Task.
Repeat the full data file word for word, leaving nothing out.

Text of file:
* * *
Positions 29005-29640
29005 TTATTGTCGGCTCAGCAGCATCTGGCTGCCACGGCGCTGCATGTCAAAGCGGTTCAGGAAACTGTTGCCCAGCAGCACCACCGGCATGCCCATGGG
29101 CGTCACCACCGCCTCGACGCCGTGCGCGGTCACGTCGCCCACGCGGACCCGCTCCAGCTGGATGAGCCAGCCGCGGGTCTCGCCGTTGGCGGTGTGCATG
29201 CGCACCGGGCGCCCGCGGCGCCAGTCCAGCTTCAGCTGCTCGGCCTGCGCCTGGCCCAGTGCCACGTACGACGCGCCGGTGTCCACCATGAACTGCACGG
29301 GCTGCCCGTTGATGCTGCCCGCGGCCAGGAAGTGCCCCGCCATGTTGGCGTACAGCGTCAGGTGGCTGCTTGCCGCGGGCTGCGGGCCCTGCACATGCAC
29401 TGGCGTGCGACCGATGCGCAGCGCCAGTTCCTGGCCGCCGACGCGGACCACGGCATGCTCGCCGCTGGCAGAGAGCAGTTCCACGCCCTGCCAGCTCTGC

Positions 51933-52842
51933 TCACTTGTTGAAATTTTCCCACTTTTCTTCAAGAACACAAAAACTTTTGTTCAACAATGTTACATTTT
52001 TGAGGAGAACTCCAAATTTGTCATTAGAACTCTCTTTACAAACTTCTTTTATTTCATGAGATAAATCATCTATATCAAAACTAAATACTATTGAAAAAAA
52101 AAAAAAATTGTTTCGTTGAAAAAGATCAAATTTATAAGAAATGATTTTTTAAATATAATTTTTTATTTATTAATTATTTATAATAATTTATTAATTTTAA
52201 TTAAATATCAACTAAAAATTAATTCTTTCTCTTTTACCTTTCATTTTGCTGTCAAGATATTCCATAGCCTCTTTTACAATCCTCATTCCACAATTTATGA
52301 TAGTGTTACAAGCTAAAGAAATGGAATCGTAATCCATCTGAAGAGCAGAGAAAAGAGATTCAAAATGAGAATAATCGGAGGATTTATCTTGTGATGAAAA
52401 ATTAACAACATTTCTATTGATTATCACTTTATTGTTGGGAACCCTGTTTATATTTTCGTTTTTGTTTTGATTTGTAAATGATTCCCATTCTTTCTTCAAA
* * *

Positions 29005-29640
29005 TTATTGTCGGCTCAGCAGCATCTGGCTGCCACGGCGCTGCATGTCAAAGCGGTTCAGGAAACTGTTGCCCAGCAGCACCACCGGCATGCCCATGGG
29101 CGTCACCACCGCCTCGACGCCGTGCGCGGTCACGTCGCCCACGCGGACCCGCTCCAGCTGGATGAGCCAGCCGCGGGTCTCGCCGTTGGCGGTGTGCATG
29201 CGCACCGGGCGCCCGCGGCGCCAGTCCAGCTTCAGCTGCTCGGCCTGCGCCTGGCCCAGTGCCACGTACGACGCGCCGGTGTCCACCATGAACTGCACGG
29301 GCTGCCCGTTGATGCTGCCCGCGGCCAGGAAGTGCCCCGCCATGTTGGCGTACAGCGTCAGGTGGCTGCTTGCCGCGGGCTGCGGGCCCTGCACATGCAC
29401 TGGCGTGCGACCGATGCGCAGCGCCAGTTCCTGGCCGCCGACGCGGACCACGGCATGCTCGCCGCTGGCAGAGAGCAGTTCCACGCCCTGCCAGCTCTGC

Positions 51933-52842
51933 TCACTTGTTGAAATTTTCCCACTTTTCTTCAAGAACACAAAAACTTTTGTTCAACAATGTTACATTTT
52001 TGAGGAGAACTCCAAATTTGTCATTAGAACTCTCTTTACAAACTTCTTTTATTTCATGAGATAAATCATCTATATCAAAACTAAATACTATTGAAAAAAA
52101 AAAAAAATTGTTTCGTTGAAAAAGATCAAATTTATAAGAAATGATTTTTTAAATATAATTTTTTATTTATTAATTATTTATAATAATTTATTAATTTTAA
52201 TTAAATATCAACTAAAAATTAATTCTTTCTCTTTTACCTTTCATTTTGCTGTCAAGATATTCCATAGCCTCTTTTACAATCCTCATTCCACAATTTATGA
52301 TAGTGTTACAAGCTAAAGAAATGGAATCGTAATCCATCTGAAGAGCAGAGAAAAGAGATTCAAAATGAGAATAATCGGAGGATTTATCTTGTGATGAAAA
52401 ATTAACAACATTTCTATTGATTATCACTTTATTGTTGGGAACCCTGTTTATATTTTCGTTTTTGTTTTGATTTGTAAATGATTCCCATTCTTTCTTCAAA